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What is the length of segment BC?

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What is the length of segment BC? [#permalink]

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What is the length of segment BC?

(1) Angle ABC is 90 degrees.

(2) The area of the triangle is 30.
[Reveal] Spoiler: OA

Last edited by alexBLR on 14 Feb 2010, 12:22, edited 2 times in total.

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Re: good one [#permalink]

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New post 14 Feb 2010, 19:21
With the picture... its A....

As S1 gives Angle ABC to be 90.... Pythagoras Theorem.. reveals BC as 12....

S2... again is IN SUFF...[/quote]


could you please explain why S2 is not sufficient

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Re: good one [#permalink]

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New post 14 Feb 2010, 22:20
s2 is also sufficient.
you have 2 sides of the triangle and the area
\(area = \frac{1}{2}* bc SinA\)

\(30 = \frac{1}{2} * 5 * 13 SinA\)

=> Sin A = 12/13
=> A must be 90 degree but those who are still not sure..check the cosine rule.

\(cos A = \frac{5}{13}\) using \(cos^2 A = 1- sin^2 A\)

\(cos A =\frac{(b^2 + c^2 - a^2)}{2bc}\)

This will solve for a
=> \(\frac{5}{13} = \frac{(25 + 169 -a^2)}{2*5*13}\)
=> 50 = 25 + 169 - a^2 ==> a^2 = 144 thus a = 12
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New post 14 Feb 2010, 23:24
gurpreetsingh wrote:
s2 is also sufficient.
you have 2 sides of the triangle and the area
\(area = \frac{1}{2}* bc SinA\)

\(30 = \frac{1}{2} * 5 * 13 SinA\)

=> Sin A = 12/13
=> A must be 90 degree but those who are still not sure..check the cosine rule.

\(cos A = \frac{5}{13}\) using \(cos^2 A = 1- sin^2 A\)

\(cos A =\frac{(b^2 + c^2 - a^2)}{2bc}\)

This will solve for a
=> \(\frac{5}{13} = \frac{(25 + 169 -a^2)}{2*5*13}\)
=> 50 = 25 + 169 - a^2 ==> a^2 = 144 thus a = 12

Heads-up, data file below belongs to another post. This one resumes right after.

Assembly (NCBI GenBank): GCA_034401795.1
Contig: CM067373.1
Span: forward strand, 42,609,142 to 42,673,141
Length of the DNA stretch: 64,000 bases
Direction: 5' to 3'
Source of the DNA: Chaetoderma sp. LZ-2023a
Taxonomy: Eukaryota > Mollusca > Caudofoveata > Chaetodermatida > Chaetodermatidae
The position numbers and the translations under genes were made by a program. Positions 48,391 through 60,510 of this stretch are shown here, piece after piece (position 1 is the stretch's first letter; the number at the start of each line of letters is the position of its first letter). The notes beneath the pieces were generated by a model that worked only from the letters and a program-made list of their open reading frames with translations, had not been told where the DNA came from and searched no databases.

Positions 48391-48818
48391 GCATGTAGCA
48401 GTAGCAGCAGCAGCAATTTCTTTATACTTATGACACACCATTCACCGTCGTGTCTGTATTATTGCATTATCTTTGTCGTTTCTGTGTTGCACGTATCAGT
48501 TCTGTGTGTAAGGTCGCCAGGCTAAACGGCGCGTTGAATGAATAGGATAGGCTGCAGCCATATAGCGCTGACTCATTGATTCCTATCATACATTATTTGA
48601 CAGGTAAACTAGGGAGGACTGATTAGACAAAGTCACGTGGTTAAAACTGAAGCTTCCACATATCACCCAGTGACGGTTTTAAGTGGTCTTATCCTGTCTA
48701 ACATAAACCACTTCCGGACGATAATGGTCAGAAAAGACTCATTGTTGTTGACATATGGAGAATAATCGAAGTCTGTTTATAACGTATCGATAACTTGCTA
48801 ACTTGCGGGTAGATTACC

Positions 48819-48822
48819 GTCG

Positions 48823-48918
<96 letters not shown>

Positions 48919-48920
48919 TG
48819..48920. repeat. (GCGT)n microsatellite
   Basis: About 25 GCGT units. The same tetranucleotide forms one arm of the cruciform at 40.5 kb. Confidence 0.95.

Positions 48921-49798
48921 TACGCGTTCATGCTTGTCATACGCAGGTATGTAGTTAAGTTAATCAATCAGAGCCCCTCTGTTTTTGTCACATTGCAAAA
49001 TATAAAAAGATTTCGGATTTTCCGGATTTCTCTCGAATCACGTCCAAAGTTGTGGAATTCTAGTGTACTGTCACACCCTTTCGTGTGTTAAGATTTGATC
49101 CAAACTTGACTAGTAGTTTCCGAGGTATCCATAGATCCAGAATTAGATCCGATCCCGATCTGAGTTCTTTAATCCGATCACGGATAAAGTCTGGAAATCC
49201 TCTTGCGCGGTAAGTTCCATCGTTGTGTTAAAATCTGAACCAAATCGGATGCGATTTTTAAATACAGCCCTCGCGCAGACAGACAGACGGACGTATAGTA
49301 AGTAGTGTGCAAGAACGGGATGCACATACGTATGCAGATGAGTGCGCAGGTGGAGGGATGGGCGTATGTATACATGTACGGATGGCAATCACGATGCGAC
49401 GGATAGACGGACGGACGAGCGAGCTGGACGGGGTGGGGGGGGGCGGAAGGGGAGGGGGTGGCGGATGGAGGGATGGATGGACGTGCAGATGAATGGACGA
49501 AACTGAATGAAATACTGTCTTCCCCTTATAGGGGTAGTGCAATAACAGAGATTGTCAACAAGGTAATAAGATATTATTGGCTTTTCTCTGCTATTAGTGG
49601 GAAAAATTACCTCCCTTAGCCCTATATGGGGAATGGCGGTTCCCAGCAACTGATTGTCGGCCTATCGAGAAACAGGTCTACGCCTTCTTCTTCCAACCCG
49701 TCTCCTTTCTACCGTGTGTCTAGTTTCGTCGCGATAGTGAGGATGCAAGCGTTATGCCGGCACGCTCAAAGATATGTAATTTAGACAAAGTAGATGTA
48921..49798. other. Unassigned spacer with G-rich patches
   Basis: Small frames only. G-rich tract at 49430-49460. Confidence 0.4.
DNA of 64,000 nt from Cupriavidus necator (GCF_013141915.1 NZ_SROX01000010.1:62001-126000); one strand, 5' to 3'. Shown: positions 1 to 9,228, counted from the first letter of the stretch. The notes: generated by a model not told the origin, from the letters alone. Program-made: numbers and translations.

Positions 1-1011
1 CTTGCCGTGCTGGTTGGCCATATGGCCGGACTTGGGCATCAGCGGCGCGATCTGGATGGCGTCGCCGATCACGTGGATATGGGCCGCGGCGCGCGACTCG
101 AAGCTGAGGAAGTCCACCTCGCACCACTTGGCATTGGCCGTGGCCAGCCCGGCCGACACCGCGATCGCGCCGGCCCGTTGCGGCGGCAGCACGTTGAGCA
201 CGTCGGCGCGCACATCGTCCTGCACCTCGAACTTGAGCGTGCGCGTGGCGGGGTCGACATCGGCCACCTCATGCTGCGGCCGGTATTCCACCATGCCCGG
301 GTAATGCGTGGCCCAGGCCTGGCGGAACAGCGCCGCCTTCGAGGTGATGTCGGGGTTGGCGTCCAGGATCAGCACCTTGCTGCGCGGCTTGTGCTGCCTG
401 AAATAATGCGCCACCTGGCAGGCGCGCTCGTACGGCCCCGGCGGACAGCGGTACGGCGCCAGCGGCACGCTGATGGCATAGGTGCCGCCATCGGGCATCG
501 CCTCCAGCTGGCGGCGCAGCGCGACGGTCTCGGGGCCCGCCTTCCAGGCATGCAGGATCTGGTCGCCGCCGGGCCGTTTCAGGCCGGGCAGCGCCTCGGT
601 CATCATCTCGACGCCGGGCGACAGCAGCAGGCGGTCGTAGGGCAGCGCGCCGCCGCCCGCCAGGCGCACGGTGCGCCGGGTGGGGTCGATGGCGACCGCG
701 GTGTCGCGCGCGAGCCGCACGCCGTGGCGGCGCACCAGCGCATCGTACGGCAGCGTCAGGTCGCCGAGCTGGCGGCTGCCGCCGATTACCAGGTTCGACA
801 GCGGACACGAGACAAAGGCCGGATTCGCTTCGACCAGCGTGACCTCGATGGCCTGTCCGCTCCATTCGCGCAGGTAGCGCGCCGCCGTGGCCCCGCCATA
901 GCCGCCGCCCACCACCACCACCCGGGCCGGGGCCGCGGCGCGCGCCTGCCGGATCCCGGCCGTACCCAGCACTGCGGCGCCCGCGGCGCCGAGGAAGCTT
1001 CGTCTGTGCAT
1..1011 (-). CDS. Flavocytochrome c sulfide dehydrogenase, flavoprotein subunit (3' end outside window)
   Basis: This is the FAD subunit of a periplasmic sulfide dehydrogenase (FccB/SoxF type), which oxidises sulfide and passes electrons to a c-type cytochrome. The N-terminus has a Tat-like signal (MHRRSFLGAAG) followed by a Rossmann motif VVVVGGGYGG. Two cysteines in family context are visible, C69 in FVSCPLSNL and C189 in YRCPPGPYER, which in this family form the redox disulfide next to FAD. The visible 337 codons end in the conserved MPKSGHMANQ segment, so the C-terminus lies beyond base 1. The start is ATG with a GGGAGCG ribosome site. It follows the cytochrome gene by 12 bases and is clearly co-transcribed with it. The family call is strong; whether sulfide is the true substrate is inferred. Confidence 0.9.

Answer is A.
To apply cosine rule or sine rule we need to know A angle.
cos A is not 5/13 or sin A is not 12/13 as the question statement does not tell that triangle has one right angle, its only given by statement 1.

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New post 15 Feb 2010, 05:33
Code:
http://www.math10.com/en/geometry/sin-cos-rule.html


Check the link above

\(Area = \frac{1}{2} bc SinA\)holds good for all triangles
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First of all I want to say that trigonometry is not tested in GMAT. You should be able to solve all GMAT geometry problems without it.

Now statement (1) is clearly sufficient as shown in previous posts.

As for statement (2): consider BA to be the base. \(Area=30=\frac{1}{2}*base*height\). If angle B is right angle, then \(height=CB=12\) BUT if angle B is acute and CA is reflected symmetricly about vertical line, then CA still will be 13, height still will be the same and area still will be 30, though in this case CB will be much greater than 12.

So statement (2) is not sufficient.

Answer: A.
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Re: good one [#permalink]

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New post 15 Feb 2010, 07:11
Bunuel wrote:
First of all I want to say that trigonometry is not tested in GMAT. You should be able to solve all GMAT geometry problems without it.

Now statement (1) is clearly sufficient as shown in previous posts.

As for statement (2): consider BA to be the base. \(Area=30=\frac{1}{2}*base*height\). If angle B is right angle, then \(height=CB=12\) BUT if angle B is acute and CA is reflected symmetricly about vertical line, then CA still will be 13, height still will be the same and area still will be 30, though in this case CB will be much greater than 12.

So statement (2) is not sufficient.

Answer: A.


Could you please let me know where my explanation is wrong? coz m not able to judge it.
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New post 15 Feb 2010, 07:32
gurpreetsingh wrote:
Code:
http://www.math10.com/en/geometry/sin-cos-rule.html


Check the link above

\(Area = \frac{1}{2} bc SinA\)holds good for all triangles


We do not know value for angle A.
Also it is not a right angle triangle so cosA cannot be found as 5/13.

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Bunuel wrote:
First of all I want to say that trigonometry is not tested in GMAT. You should be able to solve all GMAT geometry problems without it.

Now statement (1) is clearly sufficient as shown in previous posts.